Revenue. The number of clusters was manually selected as ve
because the value for silhouette measure of cluster cohesion and
separation (which indicates the results as poor, fair or good) was
found to be more than 0.5 which shows that good clustering has
been done by the algorithm as visible from Fig. 4. The
classication of results into poor, fair or good are based on the
work of Kaufman and Rousseeuw [4] regarding interpretation of
cluster structures. The silhouette measure averages over all
instances as shown in equation 1:

max(A, B) where A is the
distance between an instance and the center of the cluster to
which it belongs and B is the distance between an instance
and the nearest center from other nearby clusters. A
silhouette coefcient of 1 would mean that all cases are
located directly on their cluster centers. A value of 1 would
mean that all cases are located on the cluster centers of
some other cluster. A value of 0 shows that on average,
cases are equi-distant between their own cluster center and
the nearest different cluster. The noise handling was kept to
3%. This meant that the algorithm ran on 4517 cases after
removing 592 outlier cases from a total of 5109 customers.
With this value, we got a silhouette value more than 0.5
which classies our result as good. With noise handling less
then 3%, the results were fair.
Fig. 4. Silhouette measure of cohesion and separation
On the other hand, with a noise handling greater than 3%, the
results became very good. However, in this case, a large number
of cases got removed from the data.
E. Results of Two Step Clustering Algorithm
The clusters obtained as a result of using two-step clustering
algorithm are given in Table VIII and shown in g 5. One can
observe that the biggest cluster is Cluster 2. This cluster contains
22.9% (1035 cases) of the total customers. The customers in this
cluster have a total revenue more than Rs. 114, calls revenue
more than Rs. 84, SMS revenue between Rs. 10 -15 and VAS
revenue between Rs. 21-30. One can also note that although
cluster 2 is the biggest one and has got the largest total revenue,
it does not has the largest SMS revenue as well as the VAS
Cluster 4 is the second largest cluster having 22.3% (1006
cases) of the total cases. The customers in this cluster have a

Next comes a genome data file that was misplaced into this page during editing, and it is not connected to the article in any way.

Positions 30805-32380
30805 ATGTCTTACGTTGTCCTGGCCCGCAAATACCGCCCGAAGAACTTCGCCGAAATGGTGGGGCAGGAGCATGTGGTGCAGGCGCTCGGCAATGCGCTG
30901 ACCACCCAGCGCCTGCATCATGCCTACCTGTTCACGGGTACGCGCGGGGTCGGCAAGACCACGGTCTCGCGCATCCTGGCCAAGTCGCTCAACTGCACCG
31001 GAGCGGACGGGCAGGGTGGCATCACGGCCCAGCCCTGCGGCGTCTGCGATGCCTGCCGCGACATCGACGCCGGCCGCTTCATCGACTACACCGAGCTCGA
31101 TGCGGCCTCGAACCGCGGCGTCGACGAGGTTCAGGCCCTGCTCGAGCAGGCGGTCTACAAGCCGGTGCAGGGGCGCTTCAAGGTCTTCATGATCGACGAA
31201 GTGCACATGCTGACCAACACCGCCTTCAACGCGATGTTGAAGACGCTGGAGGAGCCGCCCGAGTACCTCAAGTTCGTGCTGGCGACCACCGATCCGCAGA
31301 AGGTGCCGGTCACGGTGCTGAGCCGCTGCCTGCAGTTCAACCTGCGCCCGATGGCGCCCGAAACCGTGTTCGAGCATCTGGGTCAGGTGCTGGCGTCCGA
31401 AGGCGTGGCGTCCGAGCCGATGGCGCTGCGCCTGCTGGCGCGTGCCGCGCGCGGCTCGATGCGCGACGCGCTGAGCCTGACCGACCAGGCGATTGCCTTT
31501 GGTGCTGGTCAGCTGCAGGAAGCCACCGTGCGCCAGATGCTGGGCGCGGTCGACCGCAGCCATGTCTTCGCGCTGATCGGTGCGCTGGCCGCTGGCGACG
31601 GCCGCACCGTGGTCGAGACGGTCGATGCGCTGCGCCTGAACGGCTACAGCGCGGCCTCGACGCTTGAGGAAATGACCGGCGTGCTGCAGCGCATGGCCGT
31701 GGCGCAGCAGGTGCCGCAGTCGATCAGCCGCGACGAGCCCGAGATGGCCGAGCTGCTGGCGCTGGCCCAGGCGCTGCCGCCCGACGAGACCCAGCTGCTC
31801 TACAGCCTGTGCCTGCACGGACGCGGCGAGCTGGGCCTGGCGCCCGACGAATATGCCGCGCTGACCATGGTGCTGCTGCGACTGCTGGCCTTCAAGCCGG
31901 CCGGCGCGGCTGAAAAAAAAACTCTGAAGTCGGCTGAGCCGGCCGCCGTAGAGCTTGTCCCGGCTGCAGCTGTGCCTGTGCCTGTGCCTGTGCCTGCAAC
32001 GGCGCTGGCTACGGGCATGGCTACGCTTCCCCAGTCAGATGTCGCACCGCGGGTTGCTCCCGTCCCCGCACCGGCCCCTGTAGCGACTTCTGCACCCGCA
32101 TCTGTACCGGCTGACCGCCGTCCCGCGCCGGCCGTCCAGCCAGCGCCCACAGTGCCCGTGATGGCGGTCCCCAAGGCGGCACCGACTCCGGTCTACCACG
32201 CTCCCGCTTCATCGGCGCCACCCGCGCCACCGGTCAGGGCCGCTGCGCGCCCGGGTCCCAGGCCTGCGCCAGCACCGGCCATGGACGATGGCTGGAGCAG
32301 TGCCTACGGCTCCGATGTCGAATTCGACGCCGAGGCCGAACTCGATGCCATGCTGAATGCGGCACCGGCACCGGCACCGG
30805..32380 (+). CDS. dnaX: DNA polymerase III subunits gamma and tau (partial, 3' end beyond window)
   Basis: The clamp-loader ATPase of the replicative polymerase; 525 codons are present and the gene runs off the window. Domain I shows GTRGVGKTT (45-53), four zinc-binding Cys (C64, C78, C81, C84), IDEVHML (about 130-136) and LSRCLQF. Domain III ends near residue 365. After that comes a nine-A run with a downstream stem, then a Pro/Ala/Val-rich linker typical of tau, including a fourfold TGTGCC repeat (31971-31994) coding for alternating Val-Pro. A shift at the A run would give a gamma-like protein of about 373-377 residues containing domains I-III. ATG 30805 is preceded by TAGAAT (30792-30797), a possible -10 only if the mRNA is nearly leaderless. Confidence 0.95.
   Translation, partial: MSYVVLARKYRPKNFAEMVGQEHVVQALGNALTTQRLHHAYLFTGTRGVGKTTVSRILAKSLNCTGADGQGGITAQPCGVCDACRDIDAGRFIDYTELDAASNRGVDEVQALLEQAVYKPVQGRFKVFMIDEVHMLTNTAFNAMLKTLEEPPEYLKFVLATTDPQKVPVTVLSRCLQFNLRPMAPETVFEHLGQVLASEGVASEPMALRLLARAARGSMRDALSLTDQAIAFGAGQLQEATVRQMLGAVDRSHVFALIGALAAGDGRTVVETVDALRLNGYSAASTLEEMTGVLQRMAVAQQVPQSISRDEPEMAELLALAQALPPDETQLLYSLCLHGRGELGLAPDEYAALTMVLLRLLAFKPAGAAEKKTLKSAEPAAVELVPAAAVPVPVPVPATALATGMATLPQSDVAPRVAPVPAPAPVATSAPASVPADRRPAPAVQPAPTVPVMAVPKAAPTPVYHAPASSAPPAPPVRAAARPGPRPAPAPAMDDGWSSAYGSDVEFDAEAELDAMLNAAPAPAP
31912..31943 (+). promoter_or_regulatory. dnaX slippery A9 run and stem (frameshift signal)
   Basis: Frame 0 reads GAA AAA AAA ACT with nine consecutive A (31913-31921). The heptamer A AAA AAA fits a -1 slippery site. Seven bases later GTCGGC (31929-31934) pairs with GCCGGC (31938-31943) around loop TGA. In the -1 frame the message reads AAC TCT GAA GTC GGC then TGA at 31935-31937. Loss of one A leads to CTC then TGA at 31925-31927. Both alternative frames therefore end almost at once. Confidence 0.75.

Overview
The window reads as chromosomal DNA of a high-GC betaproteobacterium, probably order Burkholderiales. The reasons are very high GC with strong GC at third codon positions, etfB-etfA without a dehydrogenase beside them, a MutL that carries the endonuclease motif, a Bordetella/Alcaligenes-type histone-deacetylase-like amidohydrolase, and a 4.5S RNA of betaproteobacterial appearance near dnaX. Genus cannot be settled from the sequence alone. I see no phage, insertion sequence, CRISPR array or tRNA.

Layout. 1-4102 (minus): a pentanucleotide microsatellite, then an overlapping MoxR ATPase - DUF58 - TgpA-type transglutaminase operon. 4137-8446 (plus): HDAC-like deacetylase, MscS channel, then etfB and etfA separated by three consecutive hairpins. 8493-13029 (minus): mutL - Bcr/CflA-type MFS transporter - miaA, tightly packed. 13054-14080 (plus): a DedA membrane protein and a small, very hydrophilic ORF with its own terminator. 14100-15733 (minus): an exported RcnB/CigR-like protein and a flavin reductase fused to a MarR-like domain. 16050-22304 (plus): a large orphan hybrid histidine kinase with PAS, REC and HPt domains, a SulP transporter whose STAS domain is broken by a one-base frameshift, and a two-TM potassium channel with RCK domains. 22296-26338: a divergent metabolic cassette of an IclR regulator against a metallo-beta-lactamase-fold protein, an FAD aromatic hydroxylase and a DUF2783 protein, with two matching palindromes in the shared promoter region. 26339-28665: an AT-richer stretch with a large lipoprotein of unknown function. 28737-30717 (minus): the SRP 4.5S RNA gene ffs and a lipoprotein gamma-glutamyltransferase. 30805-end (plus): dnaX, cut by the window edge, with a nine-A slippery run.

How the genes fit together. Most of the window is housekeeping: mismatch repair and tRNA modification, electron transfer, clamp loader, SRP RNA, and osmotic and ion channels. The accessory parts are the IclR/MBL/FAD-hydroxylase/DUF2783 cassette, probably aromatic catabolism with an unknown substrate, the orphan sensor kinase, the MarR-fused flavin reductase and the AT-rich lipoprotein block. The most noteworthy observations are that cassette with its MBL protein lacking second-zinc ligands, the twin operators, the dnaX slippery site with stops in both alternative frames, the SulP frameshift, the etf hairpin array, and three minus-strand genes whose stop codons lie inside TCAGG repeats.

lowest total revenue (less than Rs. 2) where as the calls revenue
is between Rs. 0 -9, SMS revenue between Rs. 0 -3 and VAS
Revenue between Rs. 1 -8.
Similarly, cluster 1 has got 20.4% (922 cases) of the total
cases. The customers in this cluster have a total revenue more
than Rs. 114, calls revenue more than Rs. 84, SMS revenue more
than Rs. 16 and VAS revenue more than Rs. 31. This cluster has
got the largest revenue with calls, SMS as well as VAS.
Cluster 3 is relatively a smaller cluster, consisting of just
18.5% (836 cases) of the total cases. The customers in this
cluster have a total revenue between Rs. 14 -27, calls revenue
between Rs. 10 -24, SMS revenue between Rs. 0 -3 and VAS
revenue between Rs. 1 -8. The smallest cluster is cluster 5,
having only 15.9% (718 cases) of the total cases. The customers
in this cluster have a total revenue between Rs. 2 -13, calls
revenue between Rs. 0 -9, SMS revenue between Rs. 4 -9 and
VAS revenue between Rs. 9 -20.
In all of the clusters, the VAS revenue is greater than the SMS
revenue. Similarly, calls revenue is also greater than SMS
revenue for all of the clusters, a phenomenon which shows that
the people have a higher tendency to make a call as compared to
sending a SMS.
The next step was performing further segmentation of each
revenue segment based on customers call and SMS usage. One
of the challenges was that we did not know whether a customer
is subscribed to free minutes and other such subscriptions.
Because of these subscriptions, a segment might
No. Total Cases Total Rev Calls Rev SMS Rev VAS Rev
1 922 >114 >84 >16 >31 2 1035 >114 >84 10-15 21-30 3 836 14-27 10-24 0-3 1-
8 4 1006 <2 0-9 0-3 1-8 5 718 2-13 0-9 4-9 9-20
Fig. 5. Revenue Clusters
show more or less usage than the amount of revenue generated
against it.
As a rst step, the revenue cluster 2 was segmented into a
number of clusters but only top ve segments were analyzed and
compared. In g. 6, one can see that four clusters i.e. 5, 6, 8 and
9 which are of almost the same size fall in categories 33 -56, 317
+, 96 -164 and 57-95 minutes of use respectively. Moreover, this
justies the high revenue of Rs. 114 + for cluster 2 as shown in
g. 5. Jansen [3] performed customer segmentation based on
usage call behavior (incoming or outgoing). Moreover, he
estimated the customer segment using Support Vector Machine
(SVM) based on the customer prole. He got an accuracy of
Similarly, the cluster comparison on the basis of SMS shows
that this segment has relatively medium SMS usage. Most of the
clusters falling in categories have a SMS count between 8 -36 in
total. In short, this cluster shows a higher call usage and medium
SMS usage.
Cluster 4 of revenue was similarly analyzed and compared.